When Anthony Nevoso ’20 graduates from Whitman College this May, he will be the first person in his family to earn a degree.
But that’s just one piece of a trajectory that will take Nevoso literally into the skies.
“I’ve always been interested in being a pilot,” said Nevoso. He received scholarships to attend Whitman, enabling him to graduate with little debt and to be able to afford flight school. “With the help of the scholarships I received at Whitman, I’ll be able to go out and get that training in order to do something I’ve always been passionate about.”
Opportunities to Soar
Originally from Moorpark, California, Nevoso first learned about Whitman while attending an information session for the Northwest 5 Colleges Consortium in Los Angeles. He then was able to learn more about the college and baseball team at scouting events, and eventually arranged a visit with head coach Brian Kitamura.
“My whole family was amazed at how genuinely nice everybody was,” Nevoso said. “They were thoughtful and caring and wanted to make sure you were set up for success once you got here.”
After being admitted, Nevoso participated in the Summer Fly-In, a program that introduces first-generation and working-class students to academic life and all the Whitman resources available to them.
“They say on Fly-In how there’s so many resources on campus, and tell you to access your resources — but that seriously is true,” Nevoso said. “People around here are more than happy to help you out. You’re not just a number — you’re a name.”
Along with the supportive community and opportunity to play baseball, Nevoso was attracted to the strength of Whitman’s academic programs. He liked that the liberal arts model creates room for scholar-athletes to have interests beyond sports.
“I wanted to make sure I was focused on my academics, and not just baseball. I wanted to get a good education.” he said. “Baseball’s been a huge passion of mine, but not something I want to define me. That’s the cool thing about Whitman — I’m able to make those connections and find people I’ll have lifelong bonds with. It’s not just ‘you’re a baseball player.’”
This year, Nevoso, who is a catcher, was elected captain of the baseball team. In that role, he supports his fellow athletes and helps the team with fundraising. Division III athletes do not receive athletic scholarships, so funds raised are used to support the cost of team travel, equipment and facilities. He also organized an annual fundraiser for the Jan Erickson Life Saver Fund at Providence St. Mary’s, which supports mammograms and breast cancer patient support. For 2019, the team was able to raise $1,000 for the fund — its biggest donation ever.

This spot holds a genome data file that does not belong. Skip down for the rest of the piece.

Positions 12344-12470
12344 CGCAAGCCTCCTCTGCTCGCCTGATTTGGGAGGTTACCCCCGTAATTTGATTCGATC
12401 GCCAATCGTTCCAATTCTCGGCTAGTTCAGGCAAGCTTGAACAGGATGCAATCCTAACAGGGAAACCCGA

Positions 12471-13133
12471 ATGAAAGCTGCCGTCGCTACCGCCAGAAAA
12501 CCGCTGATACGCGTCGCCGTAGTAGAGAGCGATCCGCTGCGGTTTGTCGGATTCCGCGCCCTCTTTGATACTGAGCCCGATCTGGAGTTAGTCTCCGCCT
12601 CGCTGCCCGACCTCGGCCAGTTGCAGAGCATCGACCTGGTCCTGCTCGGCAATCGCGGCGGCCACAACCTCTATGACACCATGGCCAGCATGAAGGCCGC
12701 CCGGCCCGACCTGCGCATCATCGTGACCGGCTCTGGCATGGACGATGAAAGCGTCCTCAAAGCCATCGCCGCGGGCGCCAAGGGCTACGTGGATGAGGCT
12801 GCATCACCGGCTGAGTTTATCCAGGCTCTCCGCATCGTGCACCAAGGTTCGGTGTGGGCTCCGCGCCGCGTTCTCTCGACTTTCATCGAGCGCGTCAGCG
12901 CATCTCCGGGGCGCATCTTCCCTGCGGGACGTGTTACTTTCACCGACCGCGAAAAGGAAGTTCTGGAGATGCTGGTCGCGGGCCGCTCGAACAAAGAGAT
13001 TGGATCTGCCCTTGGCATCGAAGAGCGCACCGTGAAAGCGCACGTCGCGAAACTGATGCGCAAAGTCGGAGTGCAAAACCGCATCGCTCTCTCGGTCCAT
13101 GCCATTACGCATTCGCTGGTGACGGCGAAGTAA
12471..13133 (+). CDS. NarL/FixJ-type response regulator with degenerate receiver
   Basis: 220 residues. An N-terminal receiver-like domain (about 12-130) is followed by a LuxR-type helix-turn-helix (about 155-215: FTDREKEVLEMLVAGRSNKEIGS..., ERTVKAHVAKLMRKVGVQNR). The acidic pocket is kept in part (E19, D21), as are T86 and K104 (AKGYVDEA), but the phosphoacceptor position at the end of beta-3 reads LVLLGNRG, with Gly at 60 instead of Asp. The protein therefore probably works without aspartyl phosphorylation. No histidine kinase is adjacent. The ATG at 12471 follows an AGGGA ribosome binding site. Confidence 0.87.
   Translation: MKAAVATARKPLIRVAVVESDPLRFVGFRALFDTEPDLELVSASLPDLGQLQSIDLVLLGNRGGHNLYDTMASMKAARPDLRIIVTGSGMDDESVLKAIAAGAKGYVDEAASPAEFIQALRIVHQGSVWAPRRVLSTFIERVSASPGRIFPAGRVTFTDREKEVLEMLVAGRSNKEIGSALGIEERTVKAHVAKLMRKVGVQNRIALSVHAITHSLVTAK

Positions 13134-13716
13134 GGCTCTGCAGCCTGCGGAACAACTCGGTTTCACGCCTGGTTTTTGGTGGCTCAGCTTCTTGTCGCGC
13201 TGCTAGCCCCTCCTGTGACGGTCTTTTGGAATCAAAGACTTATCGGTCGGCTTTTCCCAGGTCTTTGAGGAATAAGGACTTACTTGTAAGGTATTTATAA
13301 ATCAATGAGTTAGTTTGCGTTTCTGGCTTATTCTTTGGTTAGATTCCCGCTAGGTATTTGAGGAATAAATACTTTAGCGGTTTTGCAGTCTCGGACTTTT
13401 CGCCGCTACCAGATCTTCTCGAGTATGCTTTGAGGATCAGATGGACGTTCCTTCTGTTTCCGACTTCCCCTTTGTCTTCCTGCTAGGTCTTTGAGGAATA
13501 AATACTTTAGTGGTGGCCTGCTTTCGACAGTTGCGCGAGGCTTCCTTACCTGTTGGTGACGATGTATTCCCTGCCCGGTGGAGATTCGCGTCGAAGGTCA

“We’ve been supporting that since I got here freshman year,” he said. “It’s a cool running tradition. It’s good to help out in the community.”
"Our players call Anthony 'Papi' in our program. This nickname, in baseball circles, is one that's reserved for players who are team leaders, mentors and highly respected,” Kitamura said. “As a team captain and senior catcher, 'Papi' is the heartbeat of our team —an extremely hard worker, a leader on and off the field, and is always putting others first."
In addition to helping with the fundraiser and baseball team, Nevoso also has worked as a mentor for local elementary school children through the Friends of Children of Walla Walla program, working with two different fifth graders his sophomore and junior years.
"I am so proud of Anthony and all that he's accomplished in his time here on campus. He hasn't just 'received' his college education here at Whitman — he's gotten involved,” Kitamura said. “From working with local players at our camps and clinics, to serving as a mentor in the Friends of Children of Walla Walla program, it's been great to see all that he's been a part of on campus and the positive impact that he's had in our community.”
Grateful for the Support
Nevoso is grateful for the support he’s received at Whitman, not just from athletics, but academically and financially. It’s helped him realize the value of giving back.
“It gives me more incentive after I leave Whitman to give back to others,” he said. “I want to enable people to go pursue their passions.”
He’s looking forward to the next step in his career — and to returning to Whitman each year for the alumni baseball games, of course.
"It's such an honor and privilege to be at a great institution like Whitman, and to have the support of people around you on campus,” he said. “Being a scholarship recipient enables me to pursue my dreams after I graduate. I'm so thankful for alumni and their contributions to a Whitman education that my classmates and I have benefited from."